Every day, Sharda Pagrut, is up at the crack of dawn, even before anyone else, and invariably, the last to go to bed.
Sharda stays in Akola district in Maharashtra's Vidarbha region, along with her husband and two children.
Like an average Indian housewife, she also is in-charge of doing everything at home from cooking, washing, cleaning, getting her children ready for school. She also shares her husband's work on their field and feeds the cattle.
That's easily over 16 hours of home-related work, but she's left out of the economic grid that puts a value to what she does.
Sharda told NDTV it would be a good idea for the government to consider giving her compensation for the work she puts in.
In fact, that's exactly what the government is thinking about. The Ministry of Women and Child development is currently mulling over how women, who are home-makers, can be given a part of the husband's salary. It's not a law or a bill, it's still an idea that is to take shape.
The Union Women and Child Development Minister, Krishna Tirath told NDTV, "We want women to call themselves house engineers. If we start counting their work it will also add to our economic growth. We want to empower women financially, and that in turn will empower them socially as well. A draft will only be made once we take in the views of all those concerned. We are still brainstorming."
It's still not clear how this monetary component will be calculated. And as the contours of how this will shape up are still hazy, it's already raising some questions, including the ones from home-makers like Puja Arun Kumar, who it seeks to benefit.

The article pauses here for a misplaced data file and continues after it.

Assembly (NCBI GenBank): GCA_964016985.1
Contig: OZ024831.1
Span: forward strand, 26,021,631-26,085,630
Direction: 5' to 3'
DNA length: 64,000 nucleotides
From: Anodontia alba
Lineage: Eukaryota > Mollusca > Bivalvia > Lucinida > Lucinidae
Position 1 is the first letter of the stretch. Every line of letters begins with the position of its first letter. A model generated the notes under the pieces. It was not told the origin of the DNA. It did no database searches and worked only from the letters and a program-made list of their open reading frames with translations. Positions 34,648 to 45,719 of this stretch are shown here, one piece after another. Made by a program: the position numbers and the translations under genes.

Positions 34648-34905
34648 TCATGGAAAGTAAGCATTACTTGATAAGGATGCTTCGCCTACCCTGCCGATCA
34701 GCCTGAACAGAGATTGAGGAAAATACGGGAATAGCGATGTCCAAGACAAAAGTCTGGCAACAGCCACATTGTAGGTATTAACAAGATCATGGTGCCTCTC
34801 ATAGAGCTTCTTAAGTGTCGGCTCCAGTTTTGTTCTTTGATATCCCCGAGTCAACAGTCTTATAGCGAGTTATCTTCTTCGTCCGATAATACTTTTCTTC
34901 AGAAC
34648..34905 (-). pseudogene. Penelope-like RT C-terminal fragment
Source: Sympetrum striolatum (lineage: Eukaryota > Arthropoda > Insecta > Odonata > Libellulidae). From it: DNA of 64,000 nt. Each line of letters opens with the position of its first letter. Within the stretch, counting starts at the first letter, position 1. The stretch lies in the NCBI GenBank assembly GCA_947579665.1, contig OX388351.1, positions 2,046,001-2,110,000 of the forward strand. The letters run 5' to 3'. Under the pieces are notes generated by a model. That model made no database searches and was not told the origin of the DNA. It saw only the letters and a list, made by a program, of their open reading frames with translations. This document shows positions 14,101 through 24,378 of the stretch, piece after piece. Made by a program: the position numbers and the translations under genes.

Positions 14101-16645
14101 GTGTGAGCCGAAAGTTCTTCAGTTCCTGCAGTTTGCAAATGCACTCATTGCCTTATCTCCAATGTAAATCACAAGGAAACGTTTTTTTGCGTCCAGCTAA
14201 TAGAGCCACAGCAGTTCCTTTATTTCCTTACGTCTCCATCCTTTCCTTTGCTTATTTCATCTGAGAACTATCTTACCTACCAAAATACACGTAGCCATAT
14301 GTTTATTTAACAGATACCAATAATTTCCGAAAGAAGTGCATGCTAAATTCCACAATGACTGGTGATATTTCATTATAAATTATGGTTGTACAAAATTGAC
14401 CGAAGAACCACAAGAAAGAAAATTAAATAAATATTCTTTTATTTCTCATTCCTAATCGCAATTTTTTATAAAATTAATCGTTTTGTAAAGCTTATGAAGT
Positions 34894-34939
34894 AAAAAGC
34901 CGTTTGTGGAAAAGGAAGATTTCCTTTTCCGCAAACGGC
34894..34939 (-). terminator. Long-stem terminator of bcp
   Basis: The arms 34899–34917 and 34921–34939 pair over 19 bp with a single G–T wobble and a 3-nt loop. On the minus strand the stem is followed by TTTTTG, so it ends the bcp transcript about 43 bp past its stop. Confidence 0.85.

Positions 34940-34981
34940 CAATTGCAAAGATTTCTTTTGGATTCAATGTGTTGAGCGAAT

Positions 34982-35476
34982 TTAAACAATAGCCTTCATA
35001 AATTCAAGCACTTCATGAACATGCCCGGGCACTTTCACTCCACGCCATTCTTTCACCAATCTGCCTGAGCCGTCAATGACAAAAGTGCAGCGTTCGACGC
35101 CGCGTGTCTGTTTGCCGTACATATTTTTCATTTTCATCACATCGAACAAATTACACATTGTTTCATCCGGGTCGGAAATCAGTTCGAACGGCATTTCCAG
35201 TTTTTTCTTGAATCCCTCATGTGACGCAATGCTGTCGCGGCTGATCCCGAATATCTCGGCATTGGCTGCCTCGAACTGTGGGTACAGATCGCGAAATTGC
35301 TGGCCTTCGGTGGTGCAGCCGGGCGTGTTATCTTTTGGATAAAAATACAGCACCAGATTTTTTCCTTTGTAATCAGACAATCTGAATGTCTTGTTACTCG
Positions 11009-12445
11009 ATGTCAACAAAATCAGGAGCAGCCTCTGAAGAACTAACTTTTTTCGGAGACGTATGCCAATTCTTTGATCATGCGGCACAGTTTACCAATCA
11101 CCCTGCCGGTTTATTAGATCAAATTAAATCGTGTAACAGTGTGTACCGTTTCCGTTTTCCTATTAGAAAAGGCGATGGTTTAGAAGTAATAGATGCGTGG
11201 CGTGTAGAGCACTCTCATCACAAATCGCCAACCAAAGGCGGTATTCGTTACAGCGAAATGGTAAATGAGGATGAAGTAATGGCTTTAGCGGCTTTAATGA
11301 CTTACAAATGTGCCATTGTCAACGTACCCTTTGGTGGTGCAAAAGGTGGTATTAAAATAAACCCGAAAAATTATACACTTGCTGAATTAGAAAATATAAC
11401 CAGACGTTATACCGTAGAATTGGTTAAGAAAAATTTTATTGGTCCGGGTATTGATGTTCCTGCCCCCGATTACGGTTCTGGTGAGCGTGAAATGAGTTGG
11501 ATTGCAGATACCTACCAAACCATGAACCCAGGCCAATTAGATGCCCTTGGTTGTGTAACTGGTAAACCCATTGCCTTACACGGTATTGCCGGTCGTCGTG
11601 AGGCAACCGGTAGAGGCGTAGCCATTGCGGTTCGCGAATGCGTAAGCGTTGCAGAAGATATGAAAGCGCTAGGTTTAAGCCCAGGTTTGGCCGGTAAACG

Puja stays in Gurgaon with her family. After working in the corporate world for a decade or so, she gave up her job to take care of her two young children. A decision she says she took out of choice.
Puja says, "In the current social set-up, it's not like we stay with our extended family. So taking care of children is a full time job. I didn't want my kids to grow up just in the care of domestic help."
On the ministry's idea she says, "It sounds absurd. It sounds like we are trying to make family look like business. There are hundreds of archaic divorce laws that need to be amended, which will empower women and help gender equality. If you really want to empower women give them opportunities to get back into the work force."
There are other concerns as well. How does one actually start to quantify or put a value to all the things a mother or wife does? Will cooking for a special day add more value? Will tending to a child's broken heart or bruise come with a price tag? And what if the husband contributes to the chores in a week? Will that mean a deduction in what she should get?
And it's not just us who are asking these questions?
SP Leader Jaya Bachchan said, "What if the wife earns more than the husband? What happens then?", while the RJD's Lalu Prasad Yadav said he gives his entire earnings to his wife Rabridevi.
The idea has already set the debate in motion. Just as there are those who feel women need to be empowered financially and monetary benefits could help the cause, others feel it's not the government's business to get into the personal space within the four walls of a household.